Chapter 225


Nancy B. Kuemmerle

Definition and Epidemiology

Our immune system is the result of millions of years of evolution all leading to one overarching goal: to protect us from our environment. When working properly, immunity enables us to conduct all the normal affairs of running the human body, such as taking in nutrients, breathing air potentially contaminated with microorganisms or pollutants, and eliminating organisms that could potentially do us harm. When immunity develops abnormally (primary or inherited immunodeficiency) or later becomes compromised by any mechanism (secondary or acquired immunodeficiency), the result can prove catastrophic for the affected individual.

One need only recall the images of David Vetter, also known as the Bubble Boy, who lived with severe combined immunodeficiency disease (SCID) for almost all of his 12 years in a sterile enclosure, to understand the precarious situation caused by lack of a functional immune system. Fortunately, conditions such as David Vetter’s are uncommon, probably affecting fewer than 1 in 100,000 live births, although the exact incidence is unknown.1 More common primary immunodeficiencies, such as isolated immunoglobulin (Ig) A deficiency, can affect 1 in 500 to 1 in 300 individuals.2 All told, immunodeficiency is seen in around 1 in 1200 live births in the United States; of these individuals, about 1 in 2000 are diagnosed before the age of 18.1,2 More than 180 primary immunodeficiencies have been described since Colonel Ogden Bruton first discovered agammaglobulinemia in 1952.2,3

Acquired immunodeficiencies tend to be more common than inherited forms, and even the newest health care practitioner understands the toll that human immunodeficiency virus (HIV) and acquired immunodeficiency syndrome (AIDS), the most common secondary immunodeficiency in the United States, can take on patients, families, and the health care system. Acquired immunodeficiency is discussed in Chapter 230 and is not covered in detail here.

In general, whether inherited or acquired, most immunodeficiencies manifest as an unusual susceptibility to infection. The complications of immunodeficiency include, in addition to infection, autoimmune processes, unregulated inflammation, malignancies, and the complications of pharmacologic or other therapeutic interventions.4 The type of infection can often provide a clue to the underlying mechanism of disease and to its potential treatment.5 Although recurrent infections can frequently be masked with antibiotics, other allergic or autoimmune symptoms can also be clues that the patient may have an underlying deficiency. Consultation with an allergist or clinical immunologist is indicated for all patients with suspected immunodeficiency disorders.


Primary immunodeficiencies are by definition congenital, and many arise from single-gene defects, although others come under the influence of multiple genes. As more is learned about the processing and maturation of cells of the immune system, it becomes apparent that mutations in any of a number of genes along a specific pathway can effect an immunodeficiency.6 Immunodeficiencies can be linked to sex chromosomes, or they can be caused by mutations in somatic genes, in which case they are usually recessive; however, germline mutations can also be dominant acting.6 Most appear by the age of 6 years, but milder forms may never cause enough morbidity to facilitate diagnosis or are discovered serendipitously.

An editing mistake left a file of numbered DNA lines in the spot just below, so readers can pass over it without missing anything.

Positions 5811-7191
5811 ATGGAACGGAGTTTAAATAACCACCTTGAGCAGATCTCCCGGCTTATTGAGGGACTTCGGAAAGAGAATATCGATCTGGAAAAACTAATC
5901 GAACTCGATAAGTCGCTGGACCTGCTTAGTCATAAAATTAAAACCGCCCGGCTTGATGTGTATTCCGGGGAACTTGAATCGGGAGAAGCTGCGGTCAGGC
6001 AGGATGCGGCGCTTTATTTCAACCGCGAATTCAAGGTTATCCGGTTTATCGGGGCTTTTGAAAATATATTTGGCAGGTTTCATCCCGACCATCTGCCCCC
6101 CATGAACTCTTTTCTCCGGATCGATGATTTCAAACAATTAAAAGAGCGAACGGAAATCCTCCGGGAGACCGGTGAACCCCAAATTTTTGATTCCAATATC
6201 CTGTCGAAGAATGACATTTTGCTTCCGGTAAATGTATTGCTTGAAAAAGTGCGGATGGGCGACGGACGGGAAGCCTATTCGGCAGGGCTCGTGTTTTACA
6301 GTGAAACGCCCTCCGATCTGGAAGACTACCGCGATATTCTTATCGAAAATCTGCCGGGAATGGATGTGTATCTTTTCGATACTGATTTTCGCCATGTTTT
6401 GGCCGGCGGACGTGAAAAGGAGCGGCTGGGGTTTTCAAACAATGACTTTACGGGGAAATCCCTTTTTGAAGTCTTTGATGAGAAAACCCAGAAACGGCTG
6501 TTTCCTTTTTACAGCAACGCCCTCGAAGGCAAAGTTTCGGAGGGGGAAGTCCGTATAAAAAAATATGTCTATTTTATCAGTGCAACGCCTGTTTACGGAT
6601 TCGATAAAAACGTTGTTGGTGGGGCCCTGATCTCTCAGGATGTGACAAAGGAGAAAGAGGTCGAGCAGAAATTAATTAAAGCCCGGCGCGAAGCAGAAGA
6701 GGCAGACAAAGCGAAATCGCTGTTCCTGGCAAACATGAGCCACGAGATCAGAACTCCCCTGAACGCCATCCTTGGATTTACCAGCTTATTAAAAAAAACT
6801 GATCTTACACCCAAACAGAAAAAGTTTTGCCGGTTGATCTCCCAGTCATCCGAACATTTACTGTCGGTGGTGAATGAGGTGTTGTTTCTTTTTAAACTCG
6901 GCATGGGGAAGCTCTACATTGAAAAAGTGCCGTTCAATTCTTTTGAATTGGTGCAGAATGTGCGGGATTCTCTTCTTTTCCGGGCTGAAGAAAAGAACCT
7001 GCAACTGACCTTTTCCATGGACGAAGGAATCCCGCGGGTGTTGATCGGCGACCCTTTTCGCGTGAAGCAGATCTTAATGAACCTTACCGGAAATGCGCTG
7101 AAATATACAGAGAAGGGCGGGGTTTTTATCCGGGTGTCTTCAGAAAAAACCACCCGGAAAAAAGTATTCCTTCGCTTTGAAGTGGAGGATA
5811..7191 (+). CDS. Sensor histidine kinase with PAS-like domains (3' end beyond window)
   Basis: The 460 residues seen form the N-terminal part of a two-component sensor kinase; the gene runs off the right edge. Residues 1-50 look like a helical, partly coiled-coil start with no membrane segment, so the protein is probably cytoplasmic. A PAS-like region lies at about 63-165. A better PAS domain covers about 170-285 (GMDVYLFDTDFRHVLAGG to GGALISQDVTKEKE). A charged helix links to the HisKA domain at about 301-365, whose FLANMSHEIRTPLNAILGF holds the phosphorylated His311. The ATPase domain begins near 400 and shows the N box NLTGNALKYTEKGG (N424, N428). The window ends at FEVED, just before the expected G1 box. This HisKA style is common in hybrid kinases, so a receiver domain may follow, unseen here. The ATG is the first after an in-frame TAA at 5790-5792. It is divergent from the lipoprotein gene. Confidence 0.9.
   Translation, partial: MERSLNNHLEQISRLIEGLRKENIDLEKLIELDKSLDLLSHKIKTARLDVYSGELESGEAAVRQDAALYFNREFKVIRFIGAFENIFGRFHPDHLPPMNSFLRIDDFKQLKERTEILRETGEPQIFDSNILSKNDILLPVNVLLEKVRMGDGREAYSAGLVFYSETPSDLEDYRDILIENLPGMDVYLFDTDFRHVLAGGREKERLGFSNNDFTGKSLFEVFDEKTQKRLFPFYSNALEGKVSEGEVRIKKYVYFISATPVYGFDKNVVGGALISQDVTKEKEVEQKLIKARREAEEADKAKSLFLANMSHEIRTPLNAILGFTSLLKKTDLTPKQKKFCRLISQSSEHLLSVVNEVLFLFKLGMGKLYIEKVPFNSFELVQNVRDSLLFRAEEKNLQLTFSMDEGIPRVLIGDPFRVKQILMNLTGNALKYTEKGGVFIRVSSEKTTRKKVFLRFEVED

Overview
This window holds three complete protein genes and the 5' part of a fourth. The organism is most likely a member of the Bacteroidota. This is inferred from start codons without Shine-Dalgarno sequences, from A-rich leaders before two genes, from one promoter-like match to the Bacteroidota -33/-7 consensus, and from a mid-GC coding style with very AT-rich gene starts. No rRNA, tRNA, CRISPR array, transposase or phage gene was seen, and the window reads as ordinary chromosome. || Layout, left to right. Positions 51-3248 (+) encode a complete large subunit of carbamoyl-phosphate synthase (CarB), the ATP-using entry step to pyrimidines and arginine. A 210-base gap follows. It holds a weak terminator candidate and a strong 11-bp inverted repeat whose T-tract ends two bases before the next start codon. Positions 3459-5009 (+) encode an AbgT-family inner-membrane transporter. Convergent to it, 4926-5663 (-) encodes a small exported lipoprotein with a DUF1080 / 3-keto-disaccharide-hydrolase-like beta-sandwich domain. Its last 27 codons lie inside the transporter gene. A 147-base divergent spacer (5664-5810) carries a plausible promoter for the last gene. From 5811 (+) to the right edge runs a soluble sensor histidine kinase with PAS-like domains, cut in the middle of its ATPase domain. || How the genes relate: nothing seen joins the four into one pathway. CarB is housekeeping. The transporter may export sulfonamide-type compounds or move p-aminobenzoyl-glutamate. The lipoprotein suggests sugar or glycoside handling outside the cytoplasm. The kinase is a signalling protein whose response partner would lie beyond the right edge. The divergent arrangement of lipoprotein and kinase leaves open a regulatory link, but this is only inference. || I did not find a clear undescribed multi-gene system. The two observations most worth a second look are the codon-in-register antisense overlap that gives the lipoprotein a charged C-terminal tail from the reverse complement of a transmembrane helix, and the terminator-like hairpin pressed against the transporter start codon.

Understanding how the immune system is structured can provide clues to the underlying mechanisms of a suspected immunodeficiency as well as allow its classification. The immune system is composed of two main divisions. The innate immune system is the section that provides nonspecific defense. Examples of innate immunity include physical barriers such as intact skin and mucus in the lungs, which block entry of harmful bacteria, viruses, and fungi; immune cells (macrophages, neutrophils), which recognize and target primitive protein sequences common to most nonself organisms; and finally protein components (such as complement or cytokines), which circulate throughout the blood, ready to latch onto foreign proteins. Whether a lowly snail or a sprinting cheetah, all living organisms, including humans, possess some of these innate tactics for fighting off the environment.

The adaptive immune system, on the other hand, is an evolutionary advance that we share only with fellow vertebrates. Here, foreign proteins (antigens) are recognized and processed by immune effector cells. This process, called immune priming, induces changes in the development and maturation of other cells (B and T cells), which then specifically target subsequent invaders for destruction. The respective cell lines produce antigen-specific antibodies (through B cells, or humoral immunity) or target the antigen for cell-mediated destruction (through T cells, or cell-mediated immunity).